The first picture show our 'new to us' roller furling. We paid $250 US for it. It came from a Luger 24 I believe. We are excited as now my wife won't have to go forward on the dangerously pitching deck to lower the forsail any more! She can do it from the comfort of the cockpit:)

The second picture shows Ellie tidying up the halyards, (ropes that pull something), after we got the boom and mainsail up and running.

The third picture shows the booms gooseneck fitting as requested by someone who bought a Coronado 25 recently. Hope this helps.

Fourth picture is of our daughters two new kittens. Just a sec, I have to spritz them as they are clawing the couch. Again. Tiny aren't they? But potent, one fart from them can clear a room! I'm not much of a pet guy, but I'm kind of fond of these two. If anyone is considering pets, get two at the same time, they keep each other company AND more than double your entertainment value!

Fifth picture is of Ellie and me after we cleaned up for an old Navy Buddies wedding. Great time was had by all. The wedding party danced down the isle to the tune "Tonight's The Night" by the Black Eyed Peas. The bride and groom, Max and Dianne complement each other to know end. The only downside was that Dianne's father succumbed to cancer 2 days prior. You could see a bit of emptiness in her eyes.

The last picture is of the kittens again, they are cute enough for another shot. They are playing at the base of our clothes rack, er, I mean exercise machine.

There are two extra photos in here and it is way to hard to get rid of them as blogger shows the photos as code as opposed to an image. I just don't know which codes to delete. Sorry.

Tuesday, May 11, 2010

New roller furling jib...

We just bought a new roller furling jib! Well, it's new for us.

It cost us $250, just have to buy some hardware and thats that. We are now a 3 sail boat.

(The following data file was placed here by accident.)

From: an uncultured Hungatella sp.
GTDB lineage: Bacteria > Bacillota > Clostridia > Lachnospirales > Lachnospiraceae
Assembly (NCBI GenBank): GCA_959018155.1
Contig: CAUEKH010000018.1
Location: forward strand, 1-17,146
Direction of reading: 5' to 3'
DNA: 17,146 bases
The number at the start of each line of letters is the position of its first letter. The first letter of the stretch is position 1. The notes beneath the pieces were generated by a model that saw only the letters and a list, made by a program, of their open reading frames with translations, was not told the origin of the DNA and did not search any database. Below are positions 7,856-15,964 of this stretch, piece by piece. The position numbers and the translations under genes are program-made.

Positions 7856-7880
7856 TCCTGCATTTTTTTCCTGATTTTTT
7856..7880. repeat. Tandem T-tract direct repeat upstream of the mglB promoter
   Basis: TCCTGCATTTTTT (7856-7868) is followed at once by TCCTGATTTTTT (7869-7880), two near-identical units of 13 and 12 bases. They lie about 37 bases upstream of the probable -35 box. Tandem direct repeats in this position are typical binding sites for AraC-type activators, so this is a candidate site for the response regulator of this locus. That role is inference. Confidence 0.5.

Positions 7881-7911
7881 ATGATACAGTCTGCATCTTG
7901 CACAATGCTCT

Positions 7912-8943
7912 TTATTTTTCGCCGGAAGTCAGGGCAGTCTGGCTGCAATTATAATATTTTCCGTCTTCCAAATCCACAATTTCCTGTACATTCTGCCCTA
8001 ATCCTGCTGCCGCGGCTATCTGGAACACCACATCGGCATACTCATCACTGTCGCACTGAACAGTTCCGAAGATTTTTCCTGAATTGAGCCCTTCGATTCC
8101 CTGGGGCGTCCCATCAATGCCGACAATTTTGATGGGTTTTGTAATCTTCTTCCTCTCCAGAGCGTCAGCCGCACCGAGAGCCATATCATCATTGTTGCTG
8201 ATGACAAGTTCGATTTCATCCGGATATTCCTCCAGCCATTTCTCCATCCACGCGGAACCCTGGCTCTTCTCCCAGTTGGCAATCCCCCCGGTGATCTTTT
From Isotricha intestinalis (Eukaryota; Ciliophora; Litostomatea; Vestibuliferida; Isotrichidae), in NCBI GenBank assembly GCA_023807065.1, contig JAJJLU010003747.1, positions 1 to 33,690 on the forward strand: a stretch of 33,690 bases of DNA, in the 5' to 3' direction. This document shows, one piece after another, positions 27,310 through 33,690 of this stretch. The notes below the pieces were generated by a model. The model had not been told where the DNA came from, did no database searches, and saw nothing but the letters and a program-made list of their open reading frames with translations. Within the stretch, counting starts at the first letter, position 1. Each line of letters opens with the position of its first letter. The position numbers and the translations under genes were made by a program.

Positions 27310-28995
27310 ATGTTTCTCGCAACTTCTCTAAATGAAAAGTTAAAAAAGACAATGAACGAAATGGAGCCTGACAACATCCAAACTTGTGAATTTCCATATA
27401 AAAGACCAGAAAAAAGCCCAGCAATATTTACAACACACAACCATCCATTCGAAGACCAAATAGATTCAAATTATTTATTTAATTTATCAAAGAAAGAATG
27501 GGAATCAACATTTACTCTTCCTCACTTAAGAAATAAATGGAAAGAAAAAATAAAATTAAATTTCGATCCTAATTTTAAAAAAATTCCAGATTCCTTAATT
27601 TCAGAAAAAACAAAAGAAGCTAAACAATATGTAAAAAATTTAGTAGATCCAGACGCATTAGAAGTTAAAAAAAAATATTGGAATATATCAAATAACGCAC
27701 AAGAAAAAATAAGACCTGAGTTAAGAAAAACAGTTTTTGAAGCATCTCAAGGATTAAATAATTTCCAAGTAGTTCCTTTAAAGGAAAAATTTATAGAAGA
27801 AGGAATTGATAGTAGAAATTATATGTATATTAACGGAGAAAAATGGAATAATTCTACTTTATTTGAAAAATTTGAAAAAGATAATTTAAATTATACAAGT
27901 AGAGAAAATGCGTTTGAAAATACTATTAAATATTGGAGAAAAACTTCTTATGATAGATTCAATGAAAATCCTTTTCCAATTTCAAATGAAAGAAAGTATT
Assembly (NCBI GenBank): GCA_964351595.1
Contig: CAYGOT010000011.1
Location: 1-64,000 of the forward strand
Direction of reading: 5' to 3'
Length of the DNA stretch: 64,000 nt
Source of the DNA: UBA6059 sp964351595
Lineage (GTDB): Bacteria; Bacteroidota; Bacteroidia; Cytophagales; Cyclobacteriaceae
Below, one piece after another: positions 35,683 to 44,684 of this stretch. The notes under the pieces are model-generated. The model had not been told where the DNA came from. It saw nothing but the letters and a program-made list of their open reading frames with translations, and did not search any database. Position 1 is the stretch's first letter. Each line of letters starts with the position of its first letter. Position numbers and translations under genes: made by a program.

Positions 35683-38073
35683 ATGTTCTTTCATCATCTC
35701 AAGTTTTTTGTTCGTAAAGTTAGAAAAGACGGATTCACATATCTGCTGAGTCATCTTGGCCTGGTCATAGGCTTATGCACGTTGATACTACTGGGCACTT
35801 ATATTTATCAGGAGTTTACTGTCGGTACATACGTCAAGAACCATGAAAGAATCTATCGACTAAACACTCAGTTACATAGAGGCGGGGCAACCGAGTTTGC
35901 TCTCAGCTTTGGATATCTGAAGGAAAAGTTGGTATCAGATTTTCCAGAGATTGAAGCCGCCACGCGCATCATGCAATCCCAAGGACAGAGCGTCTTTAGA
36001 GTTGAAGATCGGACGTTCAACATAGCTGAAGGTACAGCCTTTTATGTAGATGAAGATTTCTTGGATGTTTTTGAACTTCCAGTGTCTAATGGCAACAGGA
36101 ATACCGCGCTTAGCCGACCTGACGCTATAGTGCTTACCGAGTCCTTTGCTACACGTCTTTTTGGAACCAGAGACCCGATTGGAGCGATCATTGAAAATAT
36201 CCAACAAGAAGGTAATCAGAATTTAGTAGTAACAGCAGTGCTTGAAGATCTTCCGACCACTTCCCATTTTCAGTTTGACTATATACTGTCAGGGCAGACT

We still have to mount the boom, weather and life keep interfering with that.

Pictures later.

Thursday, May 6, 2010


the wife and I were at the boat, adjusting the tension on our shrouds when we looked up and saw the most horrible sight a sailor could see. A mast was falling over on a boat one pier away from us....

We ran, and I mean ran over, Ellie calling to a couple of power boaters to come along.

When we got there, there was six of us, three sailors and three power boaters. The mast was uprooted and dangling in the water, we managed to get it up on the dock but it looks like an expensive repair. The hole where it was stepped was made out of fiberglass and looked kind of shredded. The turnbuckles looked new and not stripped of threads but so it looked like the turnbuckles unthreaded themselves on the starboard side.

The boat is a Contessa 26.

Funny thing, we put our mast up the day before and I wanted to put a different style of retainers in to prevent the turnbuckle from unthreading as the cotter pins in there theoretically could tear the sails. Ellie was extremely nervous about the turnbuckles having no restraints on them. I reassured her that there was no chance in the world that they could unscrew themselves.

What is it with life that it won't miss an opprtunity to show the world that my definitive statements are just so much smoke up my arse?

mental note to self; Listen to all that comes out of my wifes mouth, she is wise beyond the norm!